Ahmedabad has many parks. But between the Hindu-dominated area of Vejalpur and the Muslim inhabited locality of Juhapura there exists a unique park created from recycled materials. Once devastated by the most horrible communal riots the country has ever seen, this area is now filled with laughter found in the Muskaan Park. Swapnil Shah visits SPRAT, the organization behind Muskaan Park and many other initiatives to rehabilitate riot victims, to see how lessons in rationality is perhaps all that is needed to achieve lasting peace and progress.
It has been a decade since the liberalized, globalized and secular India saw one of its most shameful incidents – one that took away more than 1000 lives, displaced thousands more, razed down more than 500 places of worship, and questioned the role of government itself through action or inaction in what turned out to be the most horrifying massacre of modern India – the communal riots of 2002 in Gujarat.
Communal riots in India, especially in Gujarat, are not very new. The state has seen large scale riots at least 6 times in the past 50 years. However what is new is the efforts made by numerous individuals and organisations post the Godhra carnage. Every moment of darkness brings with it a set of torch bearers who emanate rays of hope and light. This is a story of one such individual, Mr. M. Hasan Jowher, and his organization SPRAT.
A qualified and trained banker by profession, Mr. Jowher has been CEO of 2 banks and was elected as secretary of Indian Banks Association. A popular public speaker and a guest faculty at IIM-Ahmedabad, Mr. Jowher founded a business consultancy in 1994 and later started an informal entity in 1998 named SPRAT – Society for Promoting Rationality, to promote scientific thinking. Then came the unimaginable.
Gujarat violence of 2002 shook Mr. Jowher to the core. The night his office was burned down was the night his life changed radically. The loss of dignity, absolute insecurity, extreme hatred and violence he saw marked the turning point of his life. SPRAT’s mission was retooled with a commitment to communal harmony. The immediate task at hand was to secure aid and shelter. SPRAT’s intervention helped save an academic year for over 20,000 students (as riots happened right before the end of the academic year), helped hundreds of victims receive modest compensation and basic livelihood, helped nearly 3000 victims rebuild their modest dwellings and save precious lives by supplying critical medicines.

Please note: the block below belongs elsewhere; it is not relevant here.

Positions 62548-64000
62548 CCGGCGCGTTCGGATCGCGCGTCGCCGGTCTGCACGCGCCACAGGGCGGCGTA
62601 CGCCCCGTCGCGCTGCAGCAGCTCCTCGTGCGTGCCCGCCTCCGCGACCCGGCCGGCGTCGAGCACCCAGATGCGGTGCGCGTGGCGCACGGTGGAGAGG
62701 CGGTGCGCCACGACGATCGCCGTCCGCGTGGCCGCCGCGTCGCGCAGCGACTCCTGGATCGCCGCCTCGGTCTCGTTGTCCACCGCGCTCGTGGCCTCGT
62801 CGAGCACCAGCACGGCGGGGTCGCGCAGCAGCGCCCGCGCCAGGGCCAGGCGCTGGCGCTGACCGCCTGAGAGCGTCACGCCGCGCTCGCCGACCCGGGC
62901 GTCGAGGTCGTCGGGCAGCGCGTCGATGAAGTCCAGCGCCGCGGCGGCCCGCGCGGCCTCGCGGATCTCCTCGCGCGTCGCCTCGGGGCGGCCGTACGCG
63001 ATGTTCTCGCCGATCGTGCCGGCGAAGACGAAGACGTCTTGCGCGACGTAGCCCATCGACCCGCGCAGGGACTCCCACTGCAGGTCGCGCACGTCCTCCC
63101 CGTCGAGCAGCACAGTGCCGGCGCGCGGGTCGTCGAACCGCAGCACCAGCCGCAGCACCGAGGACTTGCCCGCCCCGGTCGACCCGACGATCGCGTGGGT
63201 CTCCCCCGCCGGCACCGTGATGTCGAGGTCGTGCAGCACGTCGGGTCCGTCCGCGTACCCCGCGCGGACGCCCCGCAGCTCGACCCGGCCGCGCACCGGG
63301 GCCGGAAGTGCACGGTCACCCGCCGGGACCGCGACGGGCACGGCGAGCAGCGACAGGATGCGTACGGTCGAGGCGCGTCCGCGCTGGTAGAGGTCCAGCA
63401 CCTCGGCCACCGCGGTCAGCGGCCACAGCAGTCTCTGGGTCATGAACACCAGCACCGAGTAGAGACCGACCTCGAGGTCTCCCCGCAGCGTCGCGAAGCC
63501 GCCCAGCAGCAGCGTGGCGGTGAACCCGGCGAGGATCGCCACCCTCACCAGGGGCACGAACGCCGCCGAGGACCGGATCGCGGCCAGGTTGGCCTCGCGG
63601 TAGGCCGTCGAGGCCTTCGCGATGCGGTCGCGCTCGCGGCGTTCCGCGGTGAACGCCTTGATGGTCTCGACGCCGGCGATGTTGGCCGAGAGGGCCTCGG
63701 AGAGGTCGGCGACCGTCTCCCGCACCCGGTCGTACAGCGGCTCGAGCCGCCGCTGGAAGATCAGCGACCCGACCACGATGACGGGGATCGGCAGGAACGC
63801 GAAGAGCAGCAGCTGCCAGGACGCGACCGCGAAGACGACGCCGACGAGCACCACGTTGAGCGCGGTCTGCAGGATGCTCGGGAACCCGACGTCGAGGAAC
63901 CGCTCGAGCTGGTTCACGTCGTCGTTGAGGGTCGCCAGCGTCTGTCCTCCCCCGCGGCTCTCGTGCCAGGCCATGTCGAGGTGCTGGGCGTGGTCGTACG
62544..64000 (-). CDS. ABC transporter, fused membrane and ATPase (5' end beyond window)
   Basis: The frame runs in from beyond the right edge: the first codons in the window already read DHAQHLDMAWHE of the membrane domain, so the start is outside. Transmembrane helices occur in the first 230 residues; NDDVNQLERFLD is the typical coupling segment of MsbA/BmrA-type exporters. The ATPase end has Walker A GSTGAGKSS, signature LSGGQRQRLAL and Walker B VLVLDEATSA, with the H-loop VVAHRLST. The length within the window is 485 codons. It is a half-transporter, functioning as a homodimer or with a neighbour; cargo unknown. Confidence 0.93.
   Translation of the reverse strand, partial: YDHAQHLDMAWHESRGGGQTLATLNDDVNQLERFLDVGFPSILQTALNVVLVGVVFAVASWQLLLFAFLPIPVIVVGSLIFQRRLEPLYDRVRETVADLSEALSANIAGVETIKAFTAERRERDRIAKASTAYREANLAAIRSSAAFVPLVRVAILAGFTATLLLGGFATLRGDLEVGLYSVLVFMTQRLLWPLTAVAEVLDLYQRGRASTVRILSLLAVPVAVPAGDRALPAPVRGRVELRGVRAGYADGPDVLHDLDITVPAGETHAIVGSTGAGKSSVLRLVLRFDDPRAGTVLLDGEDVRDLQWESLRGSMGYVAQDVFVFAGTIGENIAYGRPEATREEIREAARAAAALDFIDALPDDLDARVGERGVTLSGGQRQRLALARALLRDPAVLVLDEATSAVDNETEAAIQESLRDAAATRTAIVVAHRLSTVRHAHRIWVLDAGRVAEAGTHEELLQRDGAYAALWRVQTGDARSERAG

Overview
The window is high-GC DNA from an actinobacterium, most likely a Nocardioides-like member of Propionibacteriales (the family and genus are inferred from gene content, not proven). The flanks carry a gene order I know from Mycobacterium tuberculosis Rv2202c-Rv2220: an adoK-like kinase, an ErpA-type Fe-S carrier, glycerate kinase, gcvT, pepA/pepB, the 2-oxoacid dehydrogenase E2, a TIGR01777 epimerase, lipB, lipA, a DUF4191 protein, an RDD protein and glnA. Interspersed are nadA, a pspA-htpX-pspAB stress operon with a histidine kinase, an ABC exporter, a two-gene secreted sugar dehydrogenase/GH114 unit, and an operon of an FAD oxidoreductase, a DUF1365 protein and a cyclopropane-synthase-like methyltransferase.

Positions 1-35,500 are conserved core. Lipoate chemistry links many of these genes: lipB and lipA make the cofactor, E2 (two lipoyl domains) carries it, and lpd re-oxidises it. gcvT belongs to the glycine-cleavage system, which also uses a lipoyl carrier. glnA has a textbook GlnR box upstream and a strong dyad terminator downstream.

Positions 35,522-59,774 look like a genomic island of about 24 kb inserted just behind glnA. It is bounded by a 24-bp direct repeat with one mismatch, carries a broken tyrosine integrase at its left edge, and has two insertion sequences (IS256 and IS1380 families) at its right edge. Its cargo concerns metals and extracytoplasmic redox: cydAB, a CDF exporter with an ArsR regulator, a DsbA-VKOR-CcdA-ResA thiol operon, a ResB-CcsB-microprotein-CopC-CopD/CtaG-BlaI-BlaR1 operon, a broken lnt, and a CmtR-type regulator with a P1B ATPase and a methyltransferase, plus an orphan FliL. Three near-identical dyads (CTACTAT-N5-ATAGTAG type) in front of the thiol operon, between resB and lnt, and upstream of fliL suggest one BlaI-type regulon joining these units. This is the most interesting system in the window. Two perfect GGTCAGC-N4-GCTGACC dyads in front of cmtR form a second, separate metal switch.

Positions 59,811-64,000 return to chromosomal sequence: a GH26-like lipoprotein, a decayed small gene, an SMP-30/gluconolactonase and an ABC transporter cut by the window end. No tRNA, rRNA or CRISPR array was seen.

On further introspection, Mr. Jowher realized that the basic problem in the society is not poverty, illness, illiteracy or unemployment as commonly perceived by most institutions. The basic problem is presence of irrationality. From superstition to communalism to extremism, all thrive in an irrational mind. A simple observation proving the point is that communal riots do not happen in the posh areas of a city but only in the impoverished sectors. When rationality prevails, such inhumane thoughts of violence never rise. A rational mind is more capable of taking right decisions backed up by logic, be it financial, social, moral or any other dimension of life. Hence it was established that promoting enduring rationality is the key to a happy, peaceful, harmonious and prosperous society. This formed the new vision of SPRAT – “Towards a society civilized by reason, empowered by compassion”.